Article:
If you were able to watch a tire as it travels across the ground at high speed, you would see that it deflects to one side during cornering. The faster you are going through a corner, the more tire deflection you get. As the tire deflects over onto the sidewall, you get less traction and more of a tendency to understeer or oversteer. [...] Higher pressure keeps the tire from deflecting onto the sidewall as much, which keeps more of the treaded portion on the road. A good demonstration for EVOC instructors is to have students drive a high-speed course in a vehicle with 32 to 35 psi. Then have them run the same course with 44 to 50 psi in the tires. The student will experience a marked difference in performance. [...]
Tire manufactures and the Association of Law Enforcement Emergency Response Trainers International (ALERT) have shown that tires have more of a tendency to hydroplane when pressure is low. [...]
In 1999 the San Jose Police Department realized a significant cost savings by increasing the pressure in the training fleet to 50 psi. They soon followed up by increasing the pressure in the patrol fleet to 44 psi. [...]
Two vehicles on which I've had much (but not all) of the aforementioned hundreds of thousands of miles experience:
I had a 1997 Pontiac Grand Am SE V6 with P205/55R16 tires. I bought some Bridgestone "Turanza T" tires, which lasted about 70,000 miles (that was less than 3 years for me) before the sidewalls were cracked and the tread was worn at the corners. I ran them at the pressure printed on the car's door post, which may have been 30 or 35 psi. I replaced them with the same, but inflated the new ones to the tire's maximum pressure, 44psi. Handling went from soft and sloppy to responsive and decent. Ride did not suffer. They wore perfectly evenly and had 80,000 miles on them when I sold the car -- and they were still good for more miles.
On my 2002 GMC Sierra 1500, I keep my tires inflated to their full 80 psi rating. Sometimes I run the rear tires a little lower, because the handling gets sketchy with the bed empty and the road surface slick. Other than that, I get long, even wear and decent handling.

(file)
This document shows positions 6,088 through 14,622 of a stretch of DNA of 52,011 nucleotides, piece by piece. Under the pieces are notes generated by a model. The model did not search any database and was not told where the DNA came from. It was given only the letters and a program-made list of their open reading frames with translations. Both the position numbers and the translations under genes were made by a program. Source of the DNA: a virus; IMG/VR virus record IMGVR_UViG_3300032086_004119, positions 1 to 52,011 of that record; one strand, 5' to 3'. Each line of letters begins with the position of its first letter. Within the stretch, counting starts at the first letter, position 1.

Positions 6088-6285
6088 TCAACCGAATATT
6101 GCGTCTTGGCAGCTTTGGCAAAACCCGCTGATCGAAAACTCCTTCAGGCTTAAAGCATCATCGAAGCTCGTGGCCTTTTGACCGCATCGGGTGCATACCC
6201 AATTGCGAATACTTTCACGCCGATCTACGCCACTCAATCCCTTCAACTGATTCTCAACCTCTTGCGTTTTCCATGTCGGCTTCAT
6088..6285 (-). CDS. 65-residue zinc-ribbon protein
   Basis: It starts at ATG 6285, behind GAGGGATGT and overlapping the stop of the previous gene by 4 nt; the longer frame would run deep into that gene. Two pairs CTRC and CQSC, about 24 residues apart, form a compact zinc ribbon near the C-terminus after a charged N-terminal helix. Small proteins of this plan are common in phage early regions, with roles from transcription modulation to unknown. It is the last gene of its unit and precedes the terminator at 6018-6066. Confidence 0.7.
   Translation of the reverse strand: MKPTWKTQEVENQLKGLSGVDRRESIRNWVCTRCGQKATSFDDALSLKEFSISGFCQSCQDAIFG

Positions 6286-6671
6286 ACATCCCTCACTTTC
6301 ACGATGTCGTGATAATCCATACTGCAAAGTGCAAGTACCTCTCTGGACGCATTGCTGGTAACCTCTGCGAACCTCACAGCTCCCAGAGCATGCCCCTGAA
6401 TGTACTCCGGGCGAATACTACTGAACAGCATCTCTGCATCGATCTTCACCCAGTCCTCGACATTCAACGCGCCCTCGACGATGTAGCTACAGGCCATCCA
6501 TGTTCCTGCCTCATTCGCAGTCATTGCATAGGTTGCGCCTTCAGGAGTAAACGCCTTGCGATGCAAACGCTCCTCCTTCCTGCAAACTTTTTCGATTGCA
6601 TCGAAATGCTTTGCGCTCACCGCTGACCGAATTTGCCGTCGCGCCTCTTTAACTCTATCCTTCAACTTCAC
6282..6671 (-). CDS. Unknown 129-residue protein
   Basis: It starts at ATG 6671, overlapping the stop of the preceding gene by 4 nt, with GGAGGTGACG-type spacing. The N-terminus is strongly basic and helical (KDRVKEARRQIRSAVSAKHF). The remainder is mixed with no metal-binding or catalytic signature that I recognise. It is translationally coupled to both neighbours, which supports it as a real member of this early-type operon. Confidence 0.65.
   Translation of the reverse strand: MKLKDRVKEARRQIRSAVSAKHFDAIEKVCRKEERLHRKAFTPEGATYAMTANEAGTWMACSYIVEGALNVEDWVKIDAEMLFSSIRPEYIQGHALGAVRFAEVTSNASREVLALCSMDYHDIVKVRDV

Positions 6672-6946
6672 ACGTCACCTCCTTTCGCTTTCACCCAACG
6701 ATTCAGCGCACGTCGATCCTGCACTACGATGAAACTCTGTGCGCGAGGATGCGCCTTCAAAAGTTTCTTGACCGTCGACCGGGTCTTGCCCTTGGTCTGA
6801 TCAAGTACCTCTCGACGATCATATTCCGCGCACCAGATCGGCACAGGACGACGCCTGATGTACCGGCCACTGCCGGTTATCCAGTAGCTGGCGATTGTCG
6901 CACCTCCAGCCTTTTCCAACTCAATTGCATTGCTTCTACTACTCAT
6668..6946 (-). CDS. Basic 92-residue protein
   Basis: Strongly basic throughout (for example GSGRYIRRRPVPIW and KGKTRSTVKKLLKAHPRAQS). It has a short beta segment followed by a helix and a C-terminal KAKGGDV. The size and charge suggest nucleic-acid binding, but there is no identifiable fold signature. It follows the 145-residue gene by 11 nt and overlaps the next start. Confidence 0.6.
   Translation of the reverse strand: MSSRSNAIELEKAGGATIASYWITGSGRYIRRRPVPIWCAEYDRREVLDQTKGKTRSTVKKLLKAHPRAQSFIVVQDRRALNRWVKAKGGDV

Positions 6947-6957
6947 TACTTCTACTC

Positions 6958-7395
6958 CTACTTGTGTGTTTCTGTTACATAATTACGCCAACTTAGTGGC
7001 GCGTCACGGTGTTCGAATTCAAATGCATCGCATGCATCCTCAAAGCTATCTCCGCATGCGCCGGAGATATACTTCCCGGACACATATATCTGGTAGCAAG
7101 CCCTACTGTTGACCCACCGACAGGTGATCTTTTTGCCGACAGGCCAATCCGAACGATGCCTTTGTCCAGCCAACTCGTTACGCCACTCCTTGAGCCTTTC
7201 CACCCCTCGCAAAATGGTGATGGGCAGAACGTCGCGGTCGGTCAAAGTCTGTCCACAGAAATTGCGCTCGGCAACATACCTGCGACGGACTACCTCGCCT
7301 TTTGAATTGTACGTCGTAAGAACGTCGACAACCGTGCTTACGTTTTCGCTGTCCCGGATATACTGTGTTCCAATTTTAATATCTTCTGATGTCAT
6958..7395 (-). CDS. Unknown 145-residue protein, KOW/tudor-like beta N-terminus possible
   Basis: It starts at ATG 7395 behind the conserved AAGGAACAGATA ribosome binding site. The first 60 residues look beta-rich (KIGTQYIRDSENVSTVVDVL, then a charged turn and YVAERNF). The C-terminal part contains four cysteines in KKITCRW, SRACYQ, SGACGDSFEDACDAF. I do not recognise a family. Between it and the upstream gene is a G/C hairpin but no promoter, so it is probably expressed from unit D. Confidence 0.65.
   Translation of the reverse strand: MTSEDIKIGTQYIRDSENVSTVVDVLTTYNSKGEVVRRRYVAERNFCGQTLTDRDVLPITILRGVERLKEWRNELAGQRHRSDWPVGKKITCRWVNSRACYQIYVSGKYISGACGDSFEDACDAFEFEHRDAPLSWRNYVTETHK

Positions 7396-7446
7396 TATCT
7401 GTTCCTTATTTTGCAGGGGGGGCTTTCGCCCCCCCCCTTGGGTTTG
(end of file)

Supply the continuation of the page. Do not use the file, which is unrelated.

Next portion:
6/18/2008: New data makes me question my tire width theories, but supports higher inflation pressure. A post by user slogfilet with a very interesting link shows that higher inflation does NOT reduce contact patch. I can't say for sure that the new data is correct, or even analyzed correctly, nor can I say if it's wrong. I hope to do some of my own testing.
It would also suggest that the theories about how increased inflation helps FE may be wrong, but that only affects the explanation behind the observations; hard data from users on this forum shows that increased inflation helps FE, and that hard data is undeniable.
Here's some additional Tirerack articles and what they have to say. Tirerack barely addresses overinflation, but continually cautions against underinflation. Air Pressure vs. Wet Performance
Most drivers realize that tire load capacity is determined by tire size and inflation pressure. Larger tires and higher inflation pressures provide more load capacity, while smaller tires and lower tire pressures provide less.